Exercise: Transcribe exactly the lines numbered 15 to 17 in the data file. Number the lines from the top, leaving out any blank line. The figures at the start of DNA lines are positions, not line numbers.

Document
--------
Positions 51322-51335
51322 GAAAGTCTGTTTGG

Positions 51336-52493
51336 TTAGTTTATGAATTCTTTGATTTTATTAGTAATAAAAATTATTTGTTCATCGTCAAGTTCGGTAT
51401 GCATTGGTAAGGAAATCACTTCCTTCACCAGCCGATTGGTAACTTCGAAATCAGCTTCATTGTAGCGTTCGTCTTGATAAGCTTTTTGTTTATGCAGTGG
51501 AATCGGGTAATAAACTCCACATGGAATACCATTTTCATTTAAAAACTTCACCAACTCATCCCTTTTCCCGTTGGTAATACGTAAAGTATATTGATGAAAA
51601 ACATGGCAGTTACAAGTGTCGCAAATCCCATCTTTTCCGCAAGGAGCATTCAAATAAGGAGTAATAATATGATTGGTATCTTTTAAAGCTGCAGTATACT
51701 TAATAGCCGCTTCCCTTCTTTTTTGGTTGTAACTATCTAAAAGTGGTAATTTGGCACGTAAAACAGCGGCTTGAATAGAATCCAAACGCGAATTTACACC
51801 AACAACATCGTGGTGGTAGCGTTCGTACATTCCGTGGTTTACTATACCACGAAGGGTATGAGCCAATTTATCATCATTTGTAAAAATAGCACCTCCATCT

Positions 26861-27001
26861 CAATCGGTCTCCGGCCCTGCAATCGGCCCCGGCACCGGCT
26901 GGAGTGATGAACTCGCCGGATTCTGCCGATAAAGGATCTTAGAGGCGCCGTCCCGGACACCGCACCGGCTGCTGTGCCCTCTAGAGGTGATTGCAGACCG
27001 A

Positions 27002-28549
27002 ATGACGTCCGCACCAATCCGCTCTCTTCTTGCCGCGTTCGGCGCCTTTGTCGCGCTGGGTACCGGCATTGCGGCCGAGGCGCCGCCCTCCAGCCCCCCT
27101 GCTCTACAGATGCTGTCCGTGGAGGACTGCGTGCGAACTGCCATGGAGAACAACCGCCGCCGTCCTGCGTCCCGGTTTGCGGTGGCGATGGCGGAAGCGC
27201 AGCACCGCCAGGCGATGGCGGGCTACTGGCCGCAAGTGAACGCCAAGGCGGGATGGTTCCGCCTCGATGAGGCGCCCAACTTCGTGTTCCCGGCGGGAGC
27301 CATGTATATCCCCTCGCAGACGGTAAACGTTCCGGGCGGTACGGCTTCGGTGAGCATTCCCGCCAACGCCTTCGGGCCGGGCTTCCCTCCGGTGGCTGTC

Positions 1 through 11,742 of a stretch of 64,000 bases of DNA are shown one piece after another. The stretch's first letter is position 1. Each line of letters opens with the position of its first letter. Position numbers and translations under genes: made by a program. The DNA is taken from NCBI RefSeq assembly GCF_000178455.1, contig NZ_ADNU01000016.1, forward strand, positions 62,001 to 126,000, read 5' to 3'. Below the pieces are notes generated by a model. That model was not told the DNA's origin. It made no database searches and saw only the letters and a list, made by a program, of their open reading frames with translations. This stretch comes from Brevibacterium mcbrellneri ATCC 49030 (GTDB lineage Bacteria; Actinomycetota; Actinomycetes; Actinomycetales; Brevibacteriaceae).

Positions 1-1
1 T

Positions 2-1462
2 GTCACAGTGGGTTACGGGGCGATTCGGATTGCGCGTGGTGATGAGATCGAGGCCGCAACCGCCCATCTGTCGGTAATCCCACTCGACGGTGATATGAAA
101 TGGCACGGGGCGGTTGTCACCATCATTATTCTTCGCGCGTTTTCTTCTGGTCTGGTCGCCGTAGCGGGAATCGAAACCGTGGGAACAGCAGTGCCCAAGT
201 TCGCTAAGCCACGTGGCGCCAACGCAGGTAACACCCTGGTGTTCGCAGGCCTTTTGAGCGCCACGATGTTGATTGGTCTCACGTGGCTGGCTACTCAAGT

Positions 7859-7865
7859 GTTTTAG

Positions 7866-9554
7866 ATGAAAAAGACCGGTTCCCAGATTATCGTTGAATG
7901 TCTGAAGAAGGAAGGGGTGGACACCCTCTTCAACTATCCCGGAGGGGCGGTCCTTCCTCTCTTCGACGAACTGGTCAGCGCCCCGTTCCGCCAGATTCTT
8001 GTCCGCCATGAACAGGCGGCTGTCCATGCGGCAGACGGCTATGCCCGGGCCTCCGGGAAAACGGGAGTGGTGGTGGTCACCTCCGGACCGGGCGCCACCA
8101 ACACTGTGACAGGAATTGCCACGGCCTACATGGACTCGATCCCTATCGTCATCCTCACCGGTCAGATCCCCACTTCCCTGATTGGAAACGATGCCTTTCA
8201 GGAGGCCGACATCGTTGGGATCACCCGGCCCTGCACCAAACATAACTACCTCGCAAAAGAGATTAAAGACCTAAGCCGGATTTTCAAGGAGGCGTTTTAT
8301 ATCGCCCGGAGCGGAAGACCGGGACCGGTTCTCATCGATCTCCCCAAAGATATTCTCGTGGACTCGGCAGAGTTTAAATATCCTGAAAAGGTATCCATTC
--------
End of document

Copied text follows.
27002 ATGACGTCCGCACCAATCCGCTCTCTTCTTGCCGCGTTCGGCGCCTTTGTCGCGCTGGGTACCGGCATTGCGGCCGAGGCGCCGCCCTCCAGCCCCCCT
27101 GCTCTACAGATGCTGTCCGTGGAGGACTGCGTGCGAACTGCCATGGAGAACAACCGCCGCCGTCCTGCGTCCCGGTTTGCGGTGGCGATGGCGGAAGCGC
27201 AGCACCGCCAGGCGATGGCGGGCTACTGGCCGCAAGTGAACGCCAAGGCGGGATGGTTCCGCCTCGATGAGGCGCCCAACTTCGTGTTCCCGGCGGGAGC